Cristiano Ronaldo is like a gold mine which has an unlimited amount of precious metal for football clubs. Ronaldo switching to Juventus from the mighty Real Madrid was the second biggest news after world cup results in the football world. Since the official announcement of Ronaldo’s signing was made, the market capitalization of Juventus has increased by 25%, or 169 million euros, to 837 million euros. The Italian club bought Ronaldo for a whopping 340 million euros and now it dreams to achieve the ‘superclub’ status.
A superclub is where revenues, spending, ambition, expectations are magnified, each feeding into the other, creating a self-serving circle that must keep expanding for its own sake. Their operational revenues are near 500 million euros and have a global standing. Among the six European clubs that exist in that rarefied space, none are from Italy. Now Juventus seeks to join the elite league with the 33-year-old Ronaldo who is at the peak of his footballing powers and commercial value.
The revenues of European football clubs are classified into three categories by annual Deloitte Football Money League report, the match day, broadcast and commercial. The smallest share of revenue comes from match day segment but the problem with Juventus team is that this segment is even smaller for them. The reason behind this is that Juventus’ Allianz Stadium in Turin has a modest seating capacity of about 41,500.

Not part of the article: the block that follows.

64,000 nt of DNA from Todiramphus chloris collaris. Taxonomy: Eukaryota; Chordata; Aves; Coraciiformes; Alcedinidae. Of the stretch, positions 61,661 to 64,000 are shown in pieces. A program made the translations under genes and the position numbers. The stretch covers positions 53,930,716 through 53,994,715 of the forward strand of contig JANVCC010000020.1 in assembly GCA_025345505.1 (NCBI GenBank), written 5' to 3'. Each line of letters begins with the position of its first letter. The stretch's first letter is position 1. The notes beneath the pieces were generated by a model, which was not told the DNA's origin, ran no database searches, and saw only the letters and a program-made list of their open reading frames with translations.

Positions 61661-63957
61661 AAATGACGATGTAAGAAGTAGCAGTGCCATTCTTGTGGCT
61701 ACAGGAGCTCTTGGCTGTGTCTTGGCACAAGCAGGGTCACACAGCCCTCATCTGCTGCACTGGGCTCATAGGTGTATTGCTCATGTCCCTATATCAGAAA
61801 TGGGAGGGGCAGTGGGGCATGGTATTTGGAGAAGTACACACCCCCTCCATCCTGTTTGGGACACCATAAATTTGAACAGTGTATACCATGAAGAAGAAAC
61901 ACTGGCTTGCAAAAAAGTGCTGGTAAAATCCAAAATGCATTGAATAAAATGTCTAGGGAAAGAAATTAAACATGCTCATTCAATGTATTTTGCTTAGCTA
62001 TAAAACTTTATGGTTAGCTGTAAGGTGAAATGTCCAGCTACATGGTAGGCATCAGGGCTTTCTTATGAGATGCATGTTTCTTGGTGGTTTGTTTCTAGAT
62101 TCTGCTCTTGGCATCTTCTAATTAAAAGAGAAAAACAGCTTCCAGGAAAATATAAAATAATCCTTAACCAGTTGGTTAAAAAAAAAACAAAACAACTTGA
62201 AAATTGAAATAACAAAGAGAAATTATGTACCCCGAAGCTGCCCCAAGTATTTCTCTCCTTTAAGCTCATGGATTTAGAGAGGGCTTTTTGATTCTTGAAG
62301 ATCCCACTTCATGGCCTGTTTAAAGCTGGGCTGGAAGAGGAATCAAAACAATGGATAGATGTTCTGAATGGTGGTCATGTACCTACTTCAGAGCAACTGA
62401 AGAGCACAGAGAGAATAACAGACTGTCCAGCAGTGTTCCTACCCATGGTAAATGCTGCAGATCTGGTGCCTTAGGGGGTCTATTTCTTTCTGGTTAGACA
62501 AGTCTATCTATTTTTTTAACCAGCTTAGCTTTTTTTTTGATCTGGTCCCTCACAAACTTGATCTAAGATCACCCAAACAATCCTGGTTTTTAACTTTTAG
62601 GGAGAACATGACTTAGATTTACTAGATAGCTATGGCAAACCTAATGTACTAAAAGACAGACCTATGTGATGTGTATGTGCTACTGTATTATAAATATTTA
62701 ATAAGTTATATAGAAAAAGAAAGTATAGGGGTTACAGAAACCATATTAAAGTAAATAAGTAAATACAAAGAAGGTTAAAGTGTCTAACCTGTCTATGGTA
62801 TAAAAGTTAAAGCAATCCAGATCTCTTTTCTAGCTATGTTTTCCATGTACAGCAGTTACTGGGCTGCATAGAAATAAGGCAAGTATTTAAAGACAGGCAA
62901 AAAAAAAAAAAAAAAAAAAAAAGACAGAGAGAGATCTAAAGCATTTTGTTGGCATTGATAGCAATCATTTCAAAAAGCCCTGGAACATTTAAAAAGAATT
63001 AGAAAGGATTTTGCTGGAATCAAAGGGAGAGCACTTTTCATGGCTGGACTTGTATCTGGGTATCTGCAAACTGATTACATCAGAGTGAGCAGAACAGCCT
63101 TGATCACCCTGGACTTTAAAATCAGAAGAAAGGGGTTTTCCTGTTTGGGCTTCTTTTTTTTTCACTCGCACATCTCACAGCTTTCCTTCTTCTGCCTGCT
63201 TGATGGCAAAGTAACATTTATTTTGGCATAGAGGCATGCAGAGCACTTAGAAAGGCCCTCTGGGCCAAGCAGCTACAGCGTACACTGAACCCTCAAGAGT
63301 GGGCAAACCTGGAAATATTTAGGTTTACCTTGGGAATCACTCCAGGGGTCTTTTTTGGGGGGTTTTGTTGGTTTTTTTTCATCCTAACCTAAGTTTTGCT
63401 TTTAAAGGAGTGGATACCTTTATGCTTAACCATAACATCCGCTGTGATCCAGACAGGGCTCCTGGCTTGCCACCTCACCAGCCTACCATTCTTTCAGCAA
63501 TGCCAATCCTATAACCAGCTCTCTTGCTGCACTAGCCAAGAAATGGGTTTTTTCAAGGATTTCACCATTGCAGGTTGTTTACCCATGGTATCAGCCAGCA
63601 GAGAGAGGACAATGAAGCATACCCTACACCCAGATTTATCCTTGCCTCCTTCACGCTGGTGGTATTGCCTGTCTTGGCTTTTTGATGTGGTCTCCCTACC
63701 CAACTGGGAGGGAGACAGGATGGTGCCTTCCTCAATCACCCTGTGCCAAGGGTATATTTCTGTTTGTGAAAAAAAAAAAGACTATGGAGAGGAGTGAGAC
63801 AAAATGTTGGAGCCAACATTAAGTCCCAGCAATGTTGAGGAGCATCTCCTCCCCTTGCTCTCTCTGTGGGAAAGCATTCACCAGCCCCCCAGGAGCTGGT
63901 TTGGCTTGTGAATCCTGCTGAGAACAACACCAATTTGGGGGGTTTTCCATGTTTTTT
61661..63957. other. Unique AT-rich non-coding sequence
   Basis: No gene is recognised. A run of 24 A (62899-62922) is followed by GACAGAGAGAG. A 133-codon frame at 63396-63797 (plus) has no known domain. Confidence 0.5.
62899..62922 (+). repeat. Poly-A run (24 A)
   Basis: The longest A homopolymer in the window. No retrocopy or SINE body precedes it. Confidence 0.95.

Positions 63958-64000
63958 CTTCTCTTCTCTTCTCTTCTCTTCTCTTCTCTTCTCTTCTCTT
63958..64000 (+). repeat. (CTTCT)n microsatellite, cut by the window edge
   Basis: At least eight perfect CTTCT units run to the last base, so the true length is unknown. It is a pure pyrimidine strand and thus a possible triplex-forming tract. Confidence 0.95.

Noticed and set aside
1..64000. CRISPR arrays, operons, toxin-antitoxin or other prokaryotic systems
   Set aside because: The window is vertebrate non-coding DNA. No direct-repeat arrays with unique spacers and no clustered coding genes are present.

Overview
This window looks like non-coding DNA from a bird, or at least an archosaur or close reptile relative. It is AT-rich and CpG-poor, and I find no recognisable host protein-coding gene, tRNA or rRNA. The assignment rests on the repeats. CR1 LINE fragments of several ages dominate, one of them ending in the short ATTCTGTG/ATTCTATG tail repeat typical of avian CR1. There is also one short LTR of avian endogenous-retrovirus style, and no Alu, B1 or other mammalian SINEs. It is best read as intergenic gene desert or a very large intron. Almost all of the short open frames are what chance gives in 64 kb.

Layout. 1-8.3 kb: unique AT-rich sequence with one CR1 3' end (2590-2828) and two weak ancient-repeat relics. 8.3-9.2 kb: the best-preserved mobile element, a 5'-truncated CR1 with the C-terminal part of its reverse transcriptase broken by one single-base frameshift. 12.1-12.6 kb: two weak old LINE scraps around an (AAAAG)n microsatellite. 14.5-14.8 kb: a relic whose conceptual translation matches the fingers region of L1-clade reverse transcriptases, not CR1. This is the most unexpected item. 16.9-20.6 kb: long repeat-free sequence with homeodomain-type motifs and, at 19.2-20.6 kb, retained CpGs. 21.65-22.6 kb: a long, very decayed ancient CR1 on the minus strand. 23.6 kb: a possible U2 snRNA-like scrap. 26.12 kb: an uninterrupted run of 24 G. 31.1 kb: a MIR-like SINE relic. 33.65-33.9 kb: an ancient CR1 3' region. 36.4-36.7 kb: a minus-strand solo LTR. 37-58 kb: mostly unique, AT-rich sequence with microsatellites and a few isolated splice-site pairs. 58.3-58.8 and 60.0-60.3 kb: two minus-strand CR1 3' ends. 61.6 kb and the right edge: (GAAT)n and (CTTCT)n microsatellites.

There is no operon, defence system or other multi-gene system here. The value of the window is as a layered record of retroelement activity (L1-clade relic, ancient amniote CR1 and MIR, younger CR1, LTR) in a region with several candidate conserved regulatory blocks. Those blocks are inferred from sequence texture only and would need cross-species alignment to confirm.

This is small in comparison to the superclubs like Manchester United and Real Madrid with whom it seeks to compete with the mighty prowess of Ronaldo. The stadium strength of Real Madrid and Manchester United is 81,000 and 75,000 people respectively. In 2016-17, a year in which it made the Champions League final, Juventus did not even feature in the top 20 clubs by attendance. Further, in 2016-17, Juventus earned an average of €45 from each spectator per match—12th highest among all European clubs. This was significantly less than what the superclubs realized.
In the broadcast category which is TV rights revenue, Juventus performs exceptionally well. Almost 58 percent of the team’s revenue comes from this section which is far greater in proportion than the superclubs. The team earns more from TV because it has performed excellently in European football despite the fact that it lacks star players. The team reached to finals in 2014-15 and 2016-17 season, although losing up both times to Portuguese football clubs. In 2016-17, the Real Madrid defeated it of which Ronaldo was part of at that time. Now adding Madrid’s star is the first step in its resolve to exact revenge.
The greatest leverage and growth potential for Juventus is commercial revenues, which covers sponsorship, merchandising and other commercial operations. Barcelona, Real, and Manchester United have kit deals of 75-150 million euros a year. By comparison, Juventus operates in the 25-75 million euros band. According to estimations Juventus has sold Ronaldo jerseys worth 50 million euros in the first 24 hours but that is still a fraction of a total of 340 million euros it is paying for him. Another reason behind low commercial revenue for the team is that it is owned by the Agnelli family, which also owns the Fiat Group. Therefore Juventus jerseys are bound to carry a Fiat automobile brand, Jeep, which reportedly earns the club 20-25 million euros a year. The greater visibility that Ronaldo brings is a terrific advertisement for Jeep. Alternatively, Juventus can bring in a marque brand on the jersey, and elsewhere, on sizeable terms.